Gelsemium sempervirens is also known as yellow jasmine, false jasmine, wild woodbine, and Carolina jasmine. It is a woody, climbing vine with dark leaves and groups of yellow, bell-shaped flowers that bloom in early spring. The flowers are very fragrant. It is native to the coastal areas extending from Virginia to Florida, and in Mexico, and is the state flower of South Carolina.
Gelsemium contains extremely toxic alkaloid components, and is not in current medical use. Even very small doses may prove lethal. It was reportedly discovered in the nineteenth century as a result of mistaken identity for another herb. A sick farmer took it for an attack of "bilious fever," and became quite ill. When the symptoms resolved, he discovered that his prior illness had also disappeared. It came into use as an agent to treat fever, spasmodic disorders, and the pain of neuralgia.
The herb form of gelsemium has historically been used for migraines resulting from excessive cerebral blood flow, severe wheezing attacks of asthma, insomnia, and nerve pain, particularly trigeminal neuralgia. The latter condition is a disorder of the trigeminal nerve, which causes shooting pain in the area of the lips, gums, cheek, chin, and occasionally around the eye. Use of the herb form has not been recommended for some time due to the extremely toxic potential of the alkaloids this plant contains.
Homeopathic remedies incorporating gelsemium have specific indications. As with other homeopathic treatments, they contain infinitesimal amounts of the active ingredient, so that toxicity is highly unlikely. Some of the recommendations for the use of homeopathic gelsemium include migraine headache, anxiety, chemotherapy support, dental support, influenza, nausea, and recovery from surgery.
Homeopathic gelsemium is thought to relieve anxiety in the form of apprehension about particular events, as well as generalized anxiety. The 30C formulation is recommended for this purpose, taken as needed up to three or four times daily, for no longer than one week. The 6C formulation may be used two or three times prior to undergoing chemotherapy treatment. Similar dosing is recommended prior to a visit to the dentist.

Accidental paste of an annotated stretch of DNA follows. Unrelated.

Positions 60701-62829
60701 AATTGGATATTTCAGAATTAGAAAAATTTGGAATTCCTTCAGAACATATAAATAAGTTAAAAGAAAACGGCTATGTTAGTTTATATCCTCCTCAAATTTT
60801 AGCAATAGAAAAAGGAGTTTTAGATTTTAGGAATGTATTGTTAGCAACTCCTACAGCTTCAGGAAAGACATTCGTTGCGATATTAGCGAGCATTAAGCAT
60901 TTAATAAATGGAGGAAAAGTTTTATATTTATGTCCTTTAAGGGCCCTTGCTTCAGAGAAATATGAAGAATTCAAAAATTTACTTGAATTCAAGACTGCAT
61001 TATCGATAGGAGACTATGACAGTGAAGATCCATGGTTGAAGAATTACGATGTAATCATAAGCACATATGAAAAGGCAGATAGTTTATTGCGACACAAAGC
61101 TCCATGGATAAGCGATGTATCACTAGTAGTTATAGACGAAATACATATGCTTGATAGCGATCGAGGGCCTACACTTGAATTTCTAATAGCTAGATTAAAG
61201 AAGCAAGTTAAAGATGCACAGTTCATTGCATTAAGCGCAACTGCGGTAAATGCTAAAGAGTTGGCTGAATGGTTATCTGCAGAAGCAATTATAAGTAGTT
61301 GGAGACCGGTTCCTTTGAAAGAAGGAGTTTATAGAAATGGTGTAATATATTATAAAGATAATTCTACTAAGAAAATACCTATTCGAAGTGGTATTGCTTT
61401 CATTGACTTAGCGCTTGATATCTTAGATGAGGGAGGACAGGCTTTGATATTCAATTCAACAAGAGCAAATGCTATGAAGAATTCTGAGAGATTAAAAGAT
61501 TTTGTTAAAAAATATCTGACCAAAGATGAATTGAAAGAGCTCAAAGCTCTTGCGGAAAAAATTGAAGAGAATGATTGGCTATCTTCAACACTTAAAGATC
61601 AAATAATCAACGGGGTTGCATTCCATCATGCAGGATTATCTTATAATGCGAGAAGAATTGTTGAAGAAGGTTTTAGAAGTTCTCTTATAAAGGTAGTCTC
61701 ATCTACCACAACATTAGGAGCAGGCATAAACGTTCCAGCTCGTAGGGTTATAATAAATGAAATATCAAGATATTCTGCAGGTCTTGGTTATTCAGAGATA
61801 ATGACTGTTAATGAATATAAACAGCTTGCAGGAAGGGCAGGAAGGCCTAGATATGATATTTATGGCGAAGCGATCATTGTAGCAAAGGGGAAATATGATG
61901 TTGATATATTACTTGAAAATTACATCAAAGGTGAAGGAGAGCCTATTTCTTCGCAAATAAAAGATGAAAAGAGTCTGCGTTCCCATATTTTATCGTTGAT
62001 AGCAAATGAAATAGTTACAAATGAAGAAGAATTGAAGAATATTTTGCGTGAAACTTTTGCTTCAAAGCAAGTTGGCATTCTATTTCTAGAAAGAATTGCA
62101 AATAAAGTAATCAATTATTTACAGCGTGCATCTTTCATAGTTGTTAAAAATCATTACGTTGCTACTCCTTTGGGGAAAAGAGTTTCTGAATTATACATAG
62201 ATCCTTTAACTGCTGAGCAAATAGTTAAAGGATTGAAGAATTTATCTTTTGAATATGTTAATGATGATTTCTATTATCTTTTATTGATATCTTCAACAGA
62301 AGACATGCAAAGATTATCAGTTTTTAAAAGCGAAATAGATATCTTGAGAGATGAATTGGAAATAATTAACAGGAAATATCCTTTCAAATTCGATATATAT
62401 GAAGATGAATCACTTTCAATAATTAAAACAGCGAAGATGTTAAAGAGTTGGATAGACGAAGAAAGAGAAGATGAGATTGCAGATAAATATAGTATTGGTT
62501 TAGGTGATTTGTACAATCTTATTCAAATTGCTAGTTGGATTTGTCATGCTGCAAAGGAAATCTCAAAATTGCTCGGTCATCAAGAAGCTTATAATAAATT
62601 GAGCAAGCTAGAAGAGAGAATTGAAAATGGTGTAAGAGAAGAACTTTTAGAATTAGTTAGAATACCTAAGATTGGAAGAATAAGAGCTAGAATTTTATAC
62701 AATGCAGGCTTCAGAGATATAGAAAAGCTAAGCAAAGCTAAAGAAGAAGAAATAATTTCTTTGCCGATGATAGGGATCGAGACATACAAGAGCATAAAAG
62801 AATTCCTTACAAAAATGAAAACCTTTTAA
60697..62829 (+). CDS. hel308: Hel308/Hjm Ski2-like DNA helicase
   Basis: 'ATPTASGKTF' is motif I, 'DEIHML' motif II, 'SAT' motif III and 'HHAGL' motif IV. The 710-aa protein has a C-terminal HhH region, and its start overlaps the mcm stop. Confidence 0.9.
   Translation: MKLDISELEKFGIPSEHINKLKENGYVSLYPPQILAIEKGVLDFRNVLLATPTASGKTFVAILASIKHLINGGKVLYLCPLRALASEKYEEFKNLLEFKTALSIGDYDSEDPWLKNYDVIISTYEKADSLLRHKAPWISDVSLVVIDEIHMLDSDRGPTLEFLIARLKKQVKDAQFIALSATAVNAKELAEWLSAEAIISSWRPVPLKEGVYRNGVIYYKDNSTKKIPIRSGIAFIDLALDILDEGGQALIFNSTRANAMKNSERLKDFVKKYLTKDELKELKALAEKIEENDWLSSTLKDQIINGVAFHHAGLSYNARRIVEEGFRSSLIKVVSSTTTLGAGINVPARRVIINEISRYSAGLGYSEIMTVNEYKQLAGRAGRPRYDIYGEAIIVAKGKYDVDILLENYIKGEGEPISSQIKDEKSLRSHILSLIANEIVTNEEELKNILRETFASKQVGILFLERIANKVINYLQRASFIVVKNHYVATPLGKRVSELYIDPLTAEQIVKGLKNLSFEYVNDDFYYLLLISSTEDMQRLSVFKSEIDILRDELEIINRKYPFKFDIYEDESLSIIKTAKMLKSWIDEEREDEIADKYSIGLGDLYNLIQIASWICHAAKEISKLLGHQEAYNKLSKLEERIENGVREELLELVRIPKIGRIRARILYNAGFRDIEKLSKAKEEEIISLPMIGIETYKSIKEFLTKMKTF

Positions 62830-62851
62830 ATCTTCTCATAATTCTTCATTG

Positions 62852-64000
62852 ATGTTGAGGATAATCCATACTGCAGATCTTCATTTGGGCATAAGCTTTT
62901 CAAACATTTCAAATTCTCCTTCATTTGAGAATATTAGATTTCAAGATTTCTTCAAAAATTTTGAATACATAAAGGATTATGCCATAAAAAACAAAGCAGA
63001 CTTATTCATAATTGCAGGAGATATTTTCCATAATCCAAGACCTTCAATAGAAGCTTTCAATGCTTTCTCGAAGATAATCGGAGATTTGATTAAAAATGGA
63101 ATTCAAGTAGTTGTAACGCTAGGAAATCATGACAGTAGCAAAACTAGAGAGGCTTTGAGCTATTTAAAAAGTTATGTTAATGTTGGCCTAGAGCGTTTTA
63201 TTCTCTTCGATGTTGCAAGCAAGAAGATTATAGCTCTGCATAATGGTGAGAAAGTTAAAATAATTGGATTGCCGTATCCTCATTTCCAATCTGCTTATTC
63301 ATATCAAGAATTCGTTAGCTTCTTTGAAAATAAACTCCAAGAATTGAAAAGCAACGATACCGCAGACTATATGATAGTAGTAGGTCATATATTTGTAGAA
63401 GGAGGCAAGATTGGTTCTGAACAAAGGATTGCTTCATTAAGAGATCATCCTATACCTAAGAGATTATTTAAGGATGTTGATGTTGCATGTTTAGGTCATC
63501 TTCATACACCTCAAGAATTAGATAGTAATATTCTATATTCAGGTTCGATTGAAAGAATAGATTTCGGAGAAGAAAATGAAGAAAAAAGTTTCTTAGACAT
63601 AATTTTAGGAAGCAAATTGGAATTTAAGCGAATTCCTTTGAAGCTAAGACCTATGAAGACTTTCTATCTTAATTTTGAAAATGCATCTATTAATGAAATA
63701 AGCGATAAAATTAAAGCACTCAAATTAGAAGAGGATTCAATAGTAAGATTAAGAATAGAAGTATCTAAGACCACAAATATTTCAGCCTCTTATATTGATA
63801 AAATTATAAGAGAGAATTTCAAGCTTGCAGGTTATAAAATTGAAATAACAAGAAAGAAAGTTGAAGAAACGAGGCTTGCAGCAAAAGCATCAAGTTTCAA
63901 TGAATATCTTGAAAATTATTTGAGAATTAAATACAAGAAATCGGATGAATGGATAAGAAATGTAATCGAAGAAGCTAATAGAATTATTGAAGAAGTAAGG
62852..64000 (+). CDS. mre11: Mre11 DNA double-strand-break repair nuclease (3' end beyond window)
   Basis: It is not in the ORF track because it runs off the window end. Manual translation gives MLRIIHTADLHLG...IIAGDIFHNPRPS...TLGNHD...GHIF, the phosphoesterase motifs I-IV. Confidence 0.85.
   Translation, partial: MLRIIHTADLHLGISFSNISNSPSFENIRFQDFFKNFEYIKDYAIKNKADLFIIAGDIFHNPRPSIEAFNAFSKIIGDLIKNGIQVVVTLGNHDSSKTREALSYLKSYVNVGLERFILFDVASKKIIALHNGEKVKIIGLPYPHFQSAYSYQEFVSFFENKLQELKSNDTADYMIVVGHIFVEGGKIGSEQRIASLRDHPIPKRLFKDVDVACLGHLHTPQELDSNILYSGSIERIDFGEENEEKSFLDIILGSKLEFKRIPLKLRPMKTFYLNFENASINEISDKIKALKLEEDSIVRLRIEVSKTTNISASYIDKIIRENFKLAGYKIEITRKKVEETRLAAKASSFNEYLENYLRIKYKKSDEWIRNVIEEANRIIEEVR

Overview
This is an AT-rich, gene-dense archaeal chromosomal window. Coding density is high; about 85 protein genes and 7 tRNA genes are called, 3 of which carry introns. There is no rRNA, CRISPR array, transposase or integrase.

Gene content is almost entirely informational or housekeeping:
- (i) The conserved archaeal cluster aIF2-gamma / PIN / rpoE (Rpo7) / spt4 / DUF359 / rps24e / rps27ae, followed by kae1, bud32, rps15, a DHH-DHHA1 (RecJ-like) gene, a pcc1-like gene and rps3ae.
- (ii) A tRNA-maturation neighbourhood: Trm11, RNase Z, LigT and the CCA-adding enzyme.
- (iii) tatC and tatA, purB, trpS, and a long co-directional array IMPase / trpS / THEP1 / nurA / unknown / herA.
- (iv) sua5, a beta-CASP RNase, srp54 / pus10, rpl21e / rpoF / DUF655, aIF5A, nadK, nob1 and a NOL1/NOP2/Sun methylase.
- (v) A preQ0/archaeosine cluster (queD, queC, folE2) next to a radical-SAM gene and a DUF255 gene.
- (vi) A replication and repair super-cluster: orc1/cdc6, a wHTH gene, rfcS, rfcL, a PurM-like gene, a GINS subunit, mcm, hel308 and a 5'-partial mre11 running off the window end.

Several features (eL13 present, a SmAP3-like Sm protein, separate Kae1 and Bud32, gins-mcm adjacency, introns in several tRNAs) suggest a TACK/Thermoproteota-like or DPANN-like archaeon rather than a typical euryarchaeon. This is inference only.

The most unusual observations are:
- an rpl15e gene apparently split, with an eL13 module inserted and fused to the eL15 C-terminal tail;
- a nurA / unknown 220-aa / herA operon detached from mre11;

True influenza is a respiratory ailment, although symptoms also include aches, fever, chills, and headache. Homeopathic recommendations for gelsemium due to flu symptoms include mild fever, dull headache at the nape of the neck, and dizziness. Gelsemium 6C can be used for as long as five days, once every three to four hours, during the illness.
Migraine headaches that are felt primarily in the back of the head or as constrictive pain may be helped by homeopathic preparations of gelsemium. Visual aura and aching of the neck and shoulders may accompany this
Homeopathic gelsemium is also recommended to support surgical recovery, particularly for those who are quite apprehensive and restless. The 6C formulation may be taken for a few days preceding the surgery, up to four doses per day.
Consult a practitioner of homeopathy to determine the best indicated doses and combinations of remedies for a particular health issue.
The dried root, harvested in autumn, is the usable portion of the plant. Gelsemium is currently unavailable in medicinal formulations due to the narrow safety margins and dangerous toxicity.
Gelsemium is an extremely toxic herb because of the alkaloid component, related to strychnine, which exists in all parts of the plant. Symptoms can include sweating, nausea, muscular weakness, dilated pupils, lowered temperature, and convulsions. It can excessively depress the nervous system, and can cause death due to respiratory failure. A lethal dose is approximately 2–3 grams for an adult, and 500 mg for a child. Ingestion of as little as a single flower has reportedly resulted in the fatality of a child. Accidental ingestion of the plant under any circumstances warrants emergency treatment.
The safety margin of gelsemium is extremely small. It should never be used, especially in children, or in women who are pregnant or lactating. Oral use of preparations from the rhizome or root are also considered unsafe. It is particularly dangerous for people with any sort of heart disease.
There are no reported side effects, although individual aggravations may occur.
The effects of aspirin and phenacetin may be increased by gelsemium.
Lininger, Schuyler W., Alan R. Gaby, Skye W. Lininger, and Jamie Miller. The Natural Pharmacy. Roseville, California: Prima Health, 1998.
Grieve, M. Gelsemium. http://www.botanical.com/botanical/mgmh/g/gelsem07.html. (1995).